Weaving together cultural criticism, personal narrative, historical diversions, and on-the-ground research, MAKE ME FEEL SOMETHING is a search for pure, loud, vibrant sensory experience and the knowledge that can only come from that source.
MAKE ME FEEL SOMETHING:
In Pursuit of Sensuous Life in the Digital Age
by Jennifer Schaffer-Goddard
Ecco/HarperCollins, Summer 2024
(via Sterling Lord Literistic)
As physical life on earth grows increasingly fraught and imperiled, technology moves to take us out of our bodies and into our screens. Capital is flooding into the development of the metaverse, designed to engulf us even more fully in tech’s trackable, commodifiable sphere.
And as the influence of these newly manufactured modes of experience promises to grow more fixed and invasive, it is not hyperbole to suggest that the years ahead will require us to reckon with questions that, at first glance, may seem surreal: What is the point of physical life? What are our bodies for?
Although we are saturated by an overload of stimuli, we engage with our actual physical senses—touch, taste, sight, scent, and sound—less and less. It’s no surprise we face an epidemic of depression and disassociation; no wonder that, in an era that demands engagement, we often find ourselves numb, forgetful, and detached. We need an urgent and necessary alternative: a return to the vital purpose and pleasure of our embodied senses.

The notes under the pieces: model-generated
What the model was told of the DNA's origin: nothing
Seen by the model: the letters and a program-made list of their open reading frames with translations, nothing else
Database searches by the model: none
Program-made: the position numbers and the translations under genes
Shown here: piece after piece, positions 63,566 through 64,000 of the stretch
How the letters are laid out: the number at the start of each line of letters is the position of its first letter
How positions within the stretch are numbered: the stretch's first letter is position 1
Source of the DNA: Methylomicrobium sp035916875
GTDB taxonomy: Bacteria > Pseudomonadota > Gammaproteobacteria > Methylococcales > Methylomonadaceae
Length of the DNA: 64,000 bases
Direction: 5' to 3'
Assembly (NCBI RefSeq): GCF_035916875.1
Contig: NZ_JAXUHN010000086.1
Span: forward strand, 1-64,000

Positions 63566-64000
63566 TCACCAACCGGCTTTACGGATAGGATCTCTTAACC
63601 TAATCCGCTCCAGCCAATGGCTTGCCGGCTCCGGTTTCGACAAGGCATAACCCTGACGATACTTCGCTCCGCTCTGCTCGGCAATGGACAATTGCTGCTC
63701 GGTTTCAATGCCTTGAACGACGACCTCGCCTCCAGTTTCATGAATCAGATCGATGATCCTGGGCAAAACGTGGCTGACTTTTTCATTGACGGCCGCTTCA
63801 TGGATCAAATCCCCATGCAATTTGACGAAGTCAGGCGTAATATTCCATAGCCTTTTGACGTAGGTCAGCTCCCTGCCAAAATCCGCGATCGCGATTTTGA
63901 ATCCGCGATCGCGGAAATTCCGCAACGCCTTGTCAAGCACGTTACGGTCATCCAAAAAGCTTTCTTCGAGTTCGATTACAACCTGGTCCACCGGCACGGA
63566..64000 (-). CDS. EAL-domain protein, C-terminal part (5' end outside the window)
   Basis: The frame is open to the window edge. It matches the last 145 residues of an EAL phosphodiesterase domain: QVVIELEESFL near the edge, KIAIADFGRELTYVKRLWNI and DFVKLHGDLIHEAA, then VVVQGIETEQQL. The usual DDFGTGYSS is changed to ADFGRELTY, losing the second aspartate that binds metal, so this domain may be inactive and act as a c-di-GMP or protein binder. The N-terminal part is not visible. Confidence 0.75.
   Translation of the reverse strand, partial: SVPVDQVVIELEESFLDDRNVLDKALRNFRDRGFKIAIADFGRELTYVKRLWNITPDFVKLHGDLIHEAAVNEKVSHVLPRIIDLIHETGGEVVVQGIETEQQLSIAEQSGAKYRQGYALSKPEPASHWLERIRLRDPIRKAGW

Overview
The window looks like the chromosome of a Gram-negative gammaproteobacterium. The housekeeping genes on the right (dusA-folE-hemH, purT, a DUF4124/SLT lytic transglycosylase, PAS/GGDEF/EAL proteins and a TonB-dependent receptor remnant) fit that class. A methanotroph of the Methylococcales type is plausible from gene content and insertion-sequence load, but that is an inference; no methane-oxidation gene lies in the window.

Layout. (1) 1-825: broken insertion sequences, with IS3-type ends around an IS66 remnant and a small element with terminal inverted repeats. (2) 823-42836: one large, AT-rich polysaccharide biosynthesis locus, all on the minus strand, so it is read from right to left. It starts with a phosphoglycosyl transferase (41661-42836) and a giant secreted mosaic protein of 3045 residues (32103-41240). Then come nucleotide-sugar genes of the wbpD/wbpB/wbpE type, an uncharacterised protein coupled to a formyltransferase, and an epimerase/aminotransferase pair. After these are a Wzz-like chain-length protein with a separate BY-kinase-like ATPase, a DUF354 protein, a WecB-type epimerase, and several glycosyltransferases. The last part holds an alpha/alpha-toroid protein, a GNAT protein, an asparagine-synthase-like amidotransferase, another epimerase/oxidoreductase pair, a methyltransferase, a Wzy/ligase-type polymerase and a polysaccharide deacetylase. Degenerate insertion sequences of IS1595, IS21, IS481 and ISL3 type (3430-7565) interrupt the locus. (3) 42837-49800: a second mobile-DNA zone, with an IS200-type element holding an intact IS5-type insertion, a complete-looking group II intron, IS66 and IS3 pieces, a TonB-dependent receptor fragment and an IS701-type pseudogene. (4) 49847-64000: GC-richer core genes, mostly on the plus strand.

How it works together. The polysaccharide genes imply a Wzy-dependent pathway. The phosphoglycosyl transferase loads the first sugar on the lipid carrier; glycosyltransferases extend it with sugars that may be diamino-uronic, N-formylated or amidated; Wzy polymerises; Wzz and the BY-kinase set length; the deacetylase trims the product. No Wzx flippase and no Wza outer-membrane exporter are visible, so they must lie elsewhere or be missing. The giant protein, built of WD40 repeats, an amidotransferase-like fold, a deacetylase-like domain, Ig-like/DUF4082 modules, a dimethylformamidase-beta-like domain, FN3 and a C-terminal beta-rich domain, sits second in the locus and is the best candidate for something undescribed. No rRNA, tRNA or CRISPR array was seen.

This is precisely the mission of MAKE ME FEEL SOMETHING, a multi-hyphenate work of narrative non-fiction offering a radical reappraisal of the five senses in our break-neck technological world, as well as our sense of time, place, and of self.
With the improbably intermingled properties of Jenny Odell’s How to Do Nothing, Samin Nosrat’s Salt Fat Acid Heat, and John Berger’s Ways of Seeing, MAKE ME FEEL SOMETHING is a personalized, thematically anchored quest narrative that proposes a defiant way forward for sensory life.
Jennifer Schaffer-Goddard was born in Chicago in 1992, the year Apple declared handheld devices would change the world. A 2021 finalist for the Krause Essay Prize, her work has appeared in The Nation, The Baffler, The Paris Review Daily, Vulture, The Times Literary Supplement, The Idler, The White Review, The New Statesman, and elsewhere in print and online. Her research on the societal impacts of artificial intelligence has received recognition and funding from the Royal Society, the Centre for the Future of Intelligence, and the Partnership on Artificial Intelligence in Cambridge and Oxford. A graduate of Stanford and the University of Cambridge, she has, for better or worse, spent several years working in the tech industry.